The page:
Reality. Many public service jobs are difficult to obtain and highly prestigious. For example, getting a job at a world-renowned charitable organization can be much more difficult than landing a parallel position at a private company. Once in the public service position, employees enjoy a high level of respect from their private sector counterparts. One good example of this is an Assistant United States Attorney with the Department of Justice. Only the best graduates from law school and elite attorneys from law firms can hope to get this job.

Myth: Public service jobs consist mostly of working at a desk or an office.

Reality. Just like many other jobs in private industry, some public service jobs can be considered desk jobs. But there are numerous “hands on” options in the public sector, such as being a park ranger, fire fighter, fighter pilot, judge, politician, construction worker and teacher. In these jobs employees spend little time sitting at a desk or processing paperwork.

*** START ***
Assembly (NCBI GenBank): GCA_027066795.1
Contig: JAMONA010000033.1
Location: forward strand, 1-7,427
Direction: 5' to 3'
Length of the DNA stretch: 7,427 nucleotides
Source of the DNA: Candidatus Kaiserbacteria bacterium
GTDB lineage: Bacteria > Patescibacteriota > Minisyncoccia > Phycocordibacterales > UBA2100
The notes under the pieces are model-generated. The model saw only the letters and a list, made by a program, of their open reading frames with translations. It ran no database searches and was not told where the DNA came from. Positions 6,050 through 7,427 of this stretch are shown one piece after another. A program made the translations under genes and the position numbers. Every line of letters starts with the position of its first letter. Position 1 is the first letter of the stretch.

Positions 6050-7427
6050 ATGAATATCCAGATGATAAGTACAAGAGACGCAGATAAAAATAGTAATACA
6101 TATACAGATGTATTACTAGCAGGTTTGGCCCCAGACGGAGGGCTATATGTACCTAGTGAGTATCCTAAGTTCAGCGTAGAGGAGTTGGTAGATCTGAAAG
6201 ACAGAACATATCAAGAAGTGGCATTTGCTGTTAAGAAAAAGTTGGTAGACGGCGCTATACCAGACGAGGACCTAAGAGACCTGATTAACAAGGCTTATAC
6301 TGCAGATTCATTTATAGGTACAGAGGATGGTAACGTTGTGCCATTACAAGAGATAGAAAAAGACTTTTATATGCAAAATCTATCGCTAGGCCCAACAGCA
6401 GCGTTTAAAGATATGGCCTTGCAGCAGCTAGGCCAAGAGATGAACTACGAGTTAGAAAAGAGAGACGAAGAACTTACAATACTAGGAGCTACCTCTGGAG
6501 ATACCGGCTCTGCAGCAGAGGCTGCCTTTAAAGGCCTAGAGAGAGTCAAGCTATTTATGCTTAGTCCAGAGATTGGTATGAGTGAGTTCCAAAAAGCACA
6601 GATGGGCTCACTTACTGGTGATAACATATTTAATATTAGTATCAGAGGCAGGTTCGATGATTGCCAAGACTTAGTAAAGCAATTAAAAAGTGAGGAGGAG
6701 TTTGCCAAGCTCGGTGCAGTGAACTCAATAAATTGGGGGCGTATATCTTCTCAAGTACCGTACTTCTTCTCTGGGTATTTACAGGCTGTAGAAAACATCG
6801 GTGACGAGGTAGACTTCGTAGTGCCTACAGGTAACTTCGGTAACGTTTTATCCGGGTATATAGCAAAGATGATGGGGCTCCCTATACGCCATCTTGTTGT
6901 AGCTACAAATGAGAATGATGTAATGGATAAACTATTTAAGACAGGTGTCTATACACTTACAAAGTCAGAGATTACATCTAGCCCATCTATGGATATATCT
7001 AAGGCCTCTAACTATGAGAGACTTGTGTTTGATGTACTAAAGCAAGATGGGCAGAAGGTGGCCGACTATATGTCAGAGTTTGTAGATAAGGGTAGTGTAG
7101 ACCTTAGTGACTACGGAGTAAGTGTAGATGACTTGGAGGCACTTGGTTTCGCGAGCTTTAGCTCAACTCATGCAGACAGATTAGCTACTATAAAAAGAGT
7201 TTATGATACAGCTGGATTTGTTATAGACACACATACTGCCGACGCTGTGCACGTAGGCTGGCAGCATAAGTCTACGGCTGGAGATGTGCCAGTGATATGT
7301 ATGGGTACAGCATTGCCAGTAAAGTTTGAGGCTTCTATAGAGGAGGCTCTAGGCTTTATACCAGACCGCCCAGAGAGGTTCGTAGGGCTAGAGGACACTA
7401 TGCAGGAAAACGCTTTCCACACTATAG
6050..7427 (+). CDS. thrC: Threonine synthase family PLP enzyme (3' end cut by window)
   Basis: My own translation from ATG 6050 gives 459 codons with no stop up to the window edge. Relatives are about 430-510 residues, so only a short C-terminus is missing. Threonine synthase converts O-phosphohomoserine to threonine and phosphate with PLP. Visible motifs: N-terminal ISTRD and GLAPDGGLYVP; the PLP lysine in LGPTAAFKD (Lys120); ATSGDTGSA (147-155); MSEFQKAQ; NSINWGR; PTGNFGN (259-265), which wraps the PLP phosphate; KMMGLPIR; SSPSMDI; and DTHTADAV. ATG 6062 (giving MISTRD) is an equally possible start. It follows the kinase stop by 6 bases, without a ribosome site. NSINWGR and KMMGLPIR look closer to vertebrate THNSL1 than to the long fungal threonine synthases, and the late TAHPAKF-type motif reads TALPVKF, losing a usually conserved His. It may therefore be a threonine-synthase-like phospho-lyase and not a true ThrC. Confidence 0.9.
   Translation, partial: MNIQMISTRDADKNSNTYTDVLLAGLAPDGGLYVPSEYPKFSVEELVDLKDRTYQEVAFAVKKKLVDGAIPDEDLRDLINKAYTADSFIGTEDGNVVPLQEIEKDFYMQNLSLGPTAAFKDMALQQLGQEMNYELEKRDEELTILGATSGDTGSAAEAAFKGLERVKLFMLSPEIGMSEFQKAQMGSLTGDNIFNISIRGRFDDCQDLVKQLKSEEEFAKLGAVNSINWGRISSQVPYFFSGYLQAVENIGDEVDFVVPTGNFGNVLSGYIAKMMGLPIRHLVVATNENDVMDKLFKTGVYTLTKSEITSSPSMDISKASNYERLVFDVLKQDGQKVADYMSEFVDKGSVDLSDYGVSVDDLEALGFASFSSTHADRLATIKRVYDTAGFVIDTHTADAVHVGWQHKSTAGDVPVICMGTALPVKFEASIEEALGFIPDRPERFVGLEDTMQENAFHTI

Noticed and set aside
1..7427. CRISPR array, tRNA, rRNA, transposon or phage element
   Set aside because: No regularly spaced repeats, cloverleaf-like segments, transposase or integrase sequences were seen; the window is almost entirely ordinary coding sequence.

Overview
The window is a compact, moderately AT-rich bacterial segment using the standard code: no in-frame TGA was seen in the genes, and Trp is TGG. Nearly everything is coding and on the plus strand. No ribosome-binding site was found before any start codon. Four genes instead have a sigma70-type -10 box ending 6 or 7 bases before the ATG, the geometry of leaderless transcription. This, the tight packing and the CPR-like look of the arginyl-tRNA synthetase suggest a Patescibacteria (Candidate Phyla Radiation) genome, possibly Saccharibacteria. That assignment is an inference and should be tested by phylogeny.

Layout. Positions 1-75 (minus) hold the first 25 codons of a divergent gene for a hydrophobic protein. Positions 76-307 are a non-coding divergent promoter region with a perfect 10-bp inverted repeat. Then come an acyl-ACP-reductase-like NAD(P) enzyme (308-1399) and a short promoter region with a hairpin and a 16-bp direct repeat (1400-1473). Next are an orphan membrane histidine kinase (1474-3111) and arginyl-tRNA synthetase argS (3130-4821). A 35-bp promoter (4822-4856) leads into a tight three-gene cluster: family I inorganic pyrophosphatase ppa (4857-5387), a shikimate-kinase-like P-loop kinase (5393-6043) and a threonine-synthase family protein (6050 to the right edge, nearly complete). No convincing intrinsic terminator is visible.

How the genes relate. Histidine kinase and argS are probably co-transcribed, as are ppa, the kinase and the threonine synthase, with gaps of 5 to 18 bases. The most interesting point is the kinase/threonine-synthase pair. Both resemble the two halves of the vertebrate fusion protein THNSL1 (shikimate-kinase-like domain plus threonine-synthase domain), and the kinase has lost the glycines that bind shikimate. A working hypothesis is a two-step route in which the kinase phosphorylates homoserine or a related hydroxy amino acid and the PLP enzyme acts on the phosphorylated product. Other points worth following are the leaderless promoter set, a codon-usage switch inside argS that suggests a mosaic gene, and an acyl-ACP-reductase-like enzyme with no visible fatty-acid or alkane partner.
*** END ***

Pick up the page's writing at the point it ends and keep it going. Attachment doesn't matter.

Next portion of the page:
No two days are alike when working for the public, and there is continuous work to be done. Trust me, the work you do, or fail to do, is noticeable by those you serve.

Milagros S. Johnson

Top Salaries in the Field

While some public service employees won’t make a salary that matches those in similar positions at a private company, many still make a great salary. The following chart demonstrates some of the higher-paying jobs in the public sector that make a big difference in the world and local community.

Budget analyst 58,400 $73,840 Bachelor’s degree
Fire inspector 14,100 $56,130 Postsecondary non-degree award
High school teacher 439,300 $58,030 Bachelor’s degree
Judge and hearing officer 43,800 $109,940 Professional degree